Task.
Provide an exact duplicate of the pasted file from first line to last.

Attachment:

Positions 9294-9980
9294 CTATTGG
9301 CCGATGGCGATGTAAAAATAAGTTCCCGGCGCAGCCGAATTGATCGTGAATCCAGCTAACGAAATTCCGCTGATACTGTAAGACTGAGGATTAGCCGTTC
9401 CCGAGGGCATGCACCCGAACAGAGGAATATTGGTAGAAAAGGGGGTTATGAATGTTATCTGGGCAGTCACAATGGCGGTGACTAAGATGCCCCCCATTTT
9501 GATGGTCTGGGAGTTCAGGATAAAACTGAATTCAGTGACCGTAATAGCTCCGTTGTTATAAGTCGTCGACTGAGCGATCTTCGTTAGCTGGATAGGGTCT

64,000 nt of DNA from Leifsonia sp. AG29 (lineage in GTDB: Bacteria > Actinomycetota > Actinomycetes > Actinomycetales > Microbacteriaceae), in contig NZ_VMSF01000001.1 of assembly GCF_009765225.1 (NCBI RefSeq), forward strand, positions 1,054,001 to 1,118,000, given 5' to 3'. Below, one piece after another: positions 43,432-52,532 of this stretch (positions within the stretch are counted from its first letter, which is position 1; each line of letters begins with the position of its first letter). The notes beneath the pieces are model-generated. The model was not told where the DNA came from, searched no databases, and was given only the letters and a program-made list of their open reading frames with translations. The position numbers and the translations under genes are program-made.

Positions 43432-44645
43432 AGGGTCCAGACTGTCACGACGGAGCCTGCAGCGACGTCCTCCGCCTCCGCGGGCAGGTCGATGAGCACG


Positions 9294-9980
9294 CTATTGG
9301 CCGATGGCGATGTAAAAATAAGTTCCCGGCGCAGCCGAATTGATCGTGAATCCAGCTAACGAAATTCCGCTGATACTGTAAGACTGAGGATTAGCCGTTC
9401 CCGAGGGCATGCACCCGAACAGAGGAATATTGGTAGAAAAGGGGGTTATGAATGTTATCTGGGCAGTCACAATGGCGGTGACTAAGATGCCCCCCATTTT
9501 GATGGTCTGGGAGTTCAGGATAAAACTGAATTCAGTGACCGTAATAGCTCCGTTGTTATAAGTCGTCGACTGAGCGATCTTCGTTAGCTGGATAGGGTCT

64,000 nt of DNA from Leifsonia sp. AG29 (lineage in GTDB: Bacteria > Actinomycetota > Actinomycetes > Actinomycetales > Microbacteriaceae), in contig NZ_VMSF01000001.1 of assembly GCF_009765225.1 (NCBI RefSeq), forward strand, positions 1,054,001 to 1,118,000, given 5' to 3'. Below, one piece after another: positions 43,432-52,532 of this stretch (positions within the stretch are counted from its first letter, which is position 1; each line of letters begins with the position of its first letter). The notes beneath the pieces are model-generated. The model was not told where the DNA came from, searched no databases, and was given only the letters and a program-made list of their open reading frames with translations. The position numbers and the translations under genes are program-made.

Positions 43432-44645
43432 AGGGTCCAGACTGTCACGACGGAGCCTGCAGCGACGTCCTCCGCCTCCGCGGGCAGGTCGATGAGCACG